Shortly after getting used to the daily eight-to-five routine, I began researching IDP and what I could do in my job with the city that might meet the requirements toward internship. After this initial search, I was puzzled. Was it true that I could earn little or no IDP credit for the work I was doing simply because neither my supervisor (trained as a landscape architect but not certified) nor my director (who carries a master’s in public policy from Harvard and a pre-professional bachelor’s in architecture from Michigan), could certify my internship? I was drawing up site plans; researching, enforcing, and WRITING zoning & building codes; designing parking lots & a large playground; laying out floor plans of a luxury condominium development in a rehabilitated historic building; writing over $145,000 in grants; and only a fraction of it would qualify for IDP, just because no one in City Hall could certify the work? I’m qualified to participate in community visioning sessions and leadership seminars and I act as liaison to many community non-profit organizations, granting foundations, task forces, and citizens groups. But if I wanted any of it to qualify for IDP, I’d have to leave City Hall. Worse yet, I’d truly have to leave my hometown, after coming home for the sake of giving back to my own community, making it a point to come back after going away to school because I wanted to make a difference here.
There is one architecture firm in Bay City. And I personally feel it isn’t that great a firm, and don’t know if I would enjoy working there. Even if I would enjoy it, though, there’s no way I could possibly fulfill all the necessary requirements of IDP at that firm. Maybe I could do so working for one of our many large civil & environmental engineering firms, but I don’t believe I would be able to actively engage in the community the way I can by working in City Hall.
Instead of drawing wall sections all day, I’m preparing presentations and information for city council members as they vote whether to support–or kill–multi-million dollar development projects that will seriously affect the future quality of life in this town. Instead of slaving away, nameless, doing 70-hours of AutoCAD per week, I’m spending my nights and weekends coordinating a group of 140 volunteers, four subcontractors, and $145,000 in grant monies to plan and construct a playground in a low-income neighborhood.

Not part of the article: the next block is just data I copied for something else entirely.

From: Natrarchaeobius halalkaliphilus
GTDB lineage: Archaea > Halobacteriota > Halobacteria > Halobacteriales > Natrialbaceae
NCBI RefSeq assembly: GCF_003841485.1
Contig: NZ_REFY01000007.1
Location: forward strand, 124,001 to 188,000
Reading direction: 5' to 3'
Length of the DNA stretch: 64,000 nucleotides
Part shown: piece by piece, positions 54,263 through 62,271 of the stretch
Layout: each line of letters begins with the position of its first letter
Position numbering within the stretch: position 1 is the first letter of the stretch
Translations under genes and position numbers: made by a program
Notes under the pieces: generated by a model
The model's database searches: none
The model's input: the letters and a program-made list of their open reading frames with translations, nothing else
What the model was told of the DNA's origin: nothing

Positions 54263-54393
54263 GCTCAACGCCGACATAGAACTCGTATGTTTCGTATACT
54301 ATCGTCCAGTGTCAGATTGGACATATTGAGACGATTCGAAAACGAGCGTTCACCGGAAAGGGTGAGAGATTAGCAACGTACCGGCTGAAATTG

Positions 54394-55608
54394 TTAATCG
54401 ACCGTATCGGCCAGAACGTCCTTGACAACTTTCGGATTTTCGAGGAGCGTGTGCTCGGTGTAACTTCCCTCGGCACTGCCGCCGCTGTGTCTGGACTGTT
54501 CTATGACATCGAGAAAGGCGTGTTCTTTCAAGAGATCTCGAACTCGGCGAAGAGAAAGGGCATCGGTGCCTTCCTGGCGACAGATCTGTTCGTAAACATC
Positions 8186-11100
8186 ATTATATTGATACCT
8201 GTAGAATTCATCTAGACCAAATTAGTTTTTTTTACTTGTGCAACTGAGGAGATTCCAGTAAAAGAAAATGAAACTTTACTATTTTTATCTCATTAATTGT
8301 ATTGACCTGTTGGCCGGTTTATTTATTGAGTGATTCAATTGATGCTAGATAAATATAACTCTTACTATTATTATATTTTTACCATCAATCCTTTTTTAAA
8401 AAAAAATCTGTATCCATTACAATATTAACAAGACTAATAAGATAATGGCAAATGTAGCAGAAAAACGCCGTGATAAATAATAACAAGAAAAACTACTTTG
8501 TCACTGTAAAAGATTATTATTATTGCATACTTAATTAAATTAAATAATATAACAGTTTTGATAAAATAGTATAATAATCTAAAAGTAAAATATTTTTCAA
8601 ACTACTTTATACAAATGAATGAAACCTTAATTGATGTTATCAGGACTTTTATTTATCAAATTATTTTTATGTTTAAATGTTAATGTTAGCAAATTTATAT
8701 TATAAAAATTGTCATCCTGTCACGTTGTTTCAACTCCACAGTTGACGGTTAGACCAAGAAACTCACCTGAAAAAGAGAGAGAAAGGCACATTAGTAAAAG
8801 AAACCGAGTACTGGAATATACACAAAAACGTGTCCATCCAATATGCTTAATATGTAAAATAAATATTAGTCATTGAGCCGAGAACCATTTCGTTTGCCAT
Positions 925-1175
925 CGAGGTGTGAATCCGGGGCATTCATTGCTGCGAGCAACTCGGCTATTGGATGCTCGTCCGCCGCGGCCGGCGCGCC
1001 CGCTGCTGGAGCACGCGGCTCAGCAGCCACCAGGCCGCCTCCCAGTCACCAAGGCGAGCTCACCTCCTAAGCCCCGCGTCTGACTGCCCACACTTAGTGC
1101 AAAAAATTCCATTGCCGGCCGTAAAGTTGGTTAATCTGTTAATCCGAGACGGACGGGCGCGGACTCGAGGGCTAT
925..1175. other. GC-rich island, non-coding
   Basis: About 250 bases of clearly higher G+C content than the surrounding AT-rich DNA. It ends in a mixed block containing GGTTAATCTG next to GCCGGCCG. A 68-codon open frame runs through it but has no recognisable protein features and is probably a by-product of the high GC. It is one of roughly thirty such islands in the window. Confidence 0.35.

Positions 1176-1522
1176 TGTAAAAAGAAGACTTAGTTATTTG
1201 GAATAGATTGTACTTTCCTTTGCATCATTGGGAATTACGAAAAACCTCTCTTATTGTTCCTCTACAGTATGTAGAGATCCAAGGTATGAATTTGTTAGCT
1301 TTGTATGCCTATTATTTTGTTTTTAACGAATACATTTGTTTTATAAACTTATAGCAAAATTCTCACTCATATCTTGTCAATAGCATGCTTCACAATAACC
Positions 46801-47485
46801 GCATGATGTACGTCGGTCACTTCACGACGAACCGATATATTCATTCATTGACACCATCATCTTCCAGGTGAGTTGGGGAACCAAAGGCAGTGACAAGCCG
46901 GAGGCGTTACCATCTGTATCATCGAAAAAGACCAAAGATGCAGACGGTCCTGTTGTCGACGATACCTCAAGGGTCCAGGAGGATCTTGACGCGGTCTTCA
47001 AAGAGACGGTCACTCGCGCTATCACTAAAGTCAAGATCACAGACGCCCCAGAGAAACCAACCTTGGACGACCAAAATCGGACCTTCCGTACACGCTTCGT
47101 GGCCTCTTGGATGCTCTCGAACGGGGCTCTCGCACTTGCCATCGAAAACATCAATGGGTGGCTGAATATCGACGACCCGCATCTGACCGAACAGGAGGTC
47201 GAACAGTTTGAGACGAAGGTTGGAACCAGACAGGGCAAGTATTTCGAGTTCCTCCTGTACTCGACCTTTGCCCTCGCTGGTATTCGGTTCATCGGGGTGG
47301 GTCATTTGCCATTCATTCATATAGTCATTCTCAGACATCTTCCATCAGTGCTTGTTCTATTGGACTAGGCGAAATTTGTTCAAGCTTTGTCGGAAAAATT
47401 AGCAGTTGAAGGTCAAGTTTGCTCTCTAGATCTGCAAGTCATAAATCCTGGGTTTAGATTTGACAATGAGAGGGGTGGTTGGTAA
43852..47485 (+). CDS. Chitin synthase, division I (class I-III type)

But, again, to earn IDP points for all this, I have to leave Bay City. I could return to Ann Arbor, or go to Chicago or Boston, like most of my classmates from college, but I feel like I’m making more of a difference at home, even without a license or–heaven forbid–IDP, than I could in any of those larger cities. Making a difference this way has changed my mind about pursuing licensure in architecture, or even pursuing architecture as my sole career at all.
Instead, I’m beginning law school at Michigan State University-Detroit College of Law, this fall. I chose MSU-DCL because they have a part-time program that will allow me to keep my job in City Hall. And when I graduate, I can again “come home” and contribute what I learn to improving the community in and around Bay City. Unlike architecture, I can take the Bar exam upon graduation–when I feel I’ve prepared MYSELF effectively, as opposed to when some outside agency that knows nothing about my competence tells me I’ve logged enough hours–and begin practice immediately, with any number of diverse, highly-qualified law firms in the mid-Michigan region. I can also apply my chosen areas of concentration, Government & Environment/Property Law, to the work I’m already doing in City Hall, to local Land Use Policies, Zoning Laws, and other economic development policies I feel strongly about largely because of my architecture background.
The architecture training in me will never go away. I will study and practice sustainability, conservation, beauty in design, and historic preservation throughout my whole life, but I now realize that I have more to give than the architecture profession would ever allow me. Again, I value my choice to pursue an education in architecture more than any I’ve ever made. It gave me a mixed-bag of skills that I may never have had the chance to develop in any other field, and a challenge I may never have realized without all of the all-nighters. But if the profession, and the challenge of IDP, seemed to offer as much, maybe then I wouldn’t have needed the breather I took when I accepted the job at City Hall in my hometown.